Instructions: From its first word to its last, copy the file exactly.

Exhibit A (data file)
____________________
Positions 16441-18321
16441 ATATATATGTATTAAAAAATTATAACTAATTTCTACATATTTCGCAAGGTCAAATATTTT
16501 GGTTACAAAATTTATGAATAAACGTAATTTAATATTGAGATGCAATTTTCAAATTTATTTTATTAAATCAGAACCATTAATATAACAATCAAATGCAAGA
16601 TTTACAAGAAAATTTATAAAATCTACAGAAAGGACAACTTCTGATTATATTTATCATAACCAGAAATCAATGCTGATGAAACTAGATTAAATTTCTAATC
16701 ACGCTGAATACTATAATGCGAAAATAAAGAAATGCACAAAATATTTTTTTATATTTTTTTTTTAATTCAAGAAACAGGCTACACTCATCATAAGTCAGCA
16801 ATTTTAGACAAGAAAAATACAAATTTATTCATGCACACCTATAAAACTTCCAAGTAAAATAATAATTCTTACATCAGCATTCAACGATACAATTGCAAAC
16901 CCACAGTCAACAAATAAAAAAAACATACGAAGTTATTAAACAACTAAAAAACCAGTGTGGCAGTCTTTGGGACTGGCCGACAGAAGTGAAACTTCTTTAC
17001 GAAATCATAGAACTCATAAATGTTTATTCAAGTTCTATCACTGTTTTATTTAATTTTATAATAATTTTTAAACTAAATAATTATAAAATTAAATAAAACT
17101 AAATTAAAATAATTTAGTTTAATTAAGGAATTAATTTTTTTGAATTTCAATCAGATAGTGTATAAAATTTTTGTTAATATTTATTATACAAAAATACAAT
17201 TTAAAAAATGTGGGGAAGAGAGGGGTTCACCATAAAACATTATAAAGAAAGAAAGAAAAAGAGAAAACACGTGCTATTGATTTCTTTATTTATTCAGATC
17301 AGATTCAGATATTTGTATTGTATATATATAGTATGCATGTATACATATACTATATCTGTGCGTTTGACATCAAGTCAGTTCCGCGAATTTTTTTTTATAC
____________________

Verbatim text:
Positions 16441-18321
16441 ATATATATGTATTAAAAAATTATAACTAATTTCTACATATTTCGCAAGGTCAAATATTTT
16501 GGTTACAAAATTTATGAATAAACGTAATTTAATATTGAGATGCAATTTTCAAATTTATTTTATTAAATCAGAACCATTAATATAACAATCAAATGCAAGA
16601 TTTACAAGAAAATTTATAAAATCTACAGAAAGGACAACTTCTGATTATATTTATCATAACCAGAAATCAATGCTGATGAAACTAGATTAAATTTCTAATC
16701 ACGCTGAATACTATAATGCGAAAATAAAGAAATGCACAAAATATTTTTTTATATTTTTTTTTTAATTCAAGAAACAGGCTACACTCATCATAAGTCAGCA
16801 ATTTTAGACAAGAAAAATACAAATTTATTCATGCACACCTATAAAACTTCCAAGTAAAATAATAATTCTTACATCAGCATTCAACGATACAATTGCAAAC
16901 CCACAGTCAACAAATAAAAAAAACATACGAAGTTATTAAACAACTAAAAAACCAGTGTGGCAGTCTTTGGGACTGGCCGACAGAAGTGAAACTTCTTTAC
17001 GAAATCATAGAACTCATAAATGTTTATTCAAGTTCTATCACTGTTTTATTTAATTTTATAATAATTTTTAAACTAAATAATTATAAAATTAAATAAAACT
17101 AAATTAAAATAATTTAGTTTAATTAAGGAATTAATTTTTTTGAATTTCAATCAGATAGTGTATAAAATTTTTGTTAATATTTATTATACAAAAATACAAT
17201 TTAAAAAATGTGGGGAAGAGAGGGGTTCACCATAAAACATTATAAAGAAAGAAAGAAAAAGAGAAAACACGTGCTATTGATTTCTTTATTTATTCAGATC
17301 AGATTCAGATATTTGTATTGTATATATATAGTATGCATGTATACATATACTATATCTGTGCGTTTGACATCAAGTCAGTTCCGCGAATTTTTTTTTATAC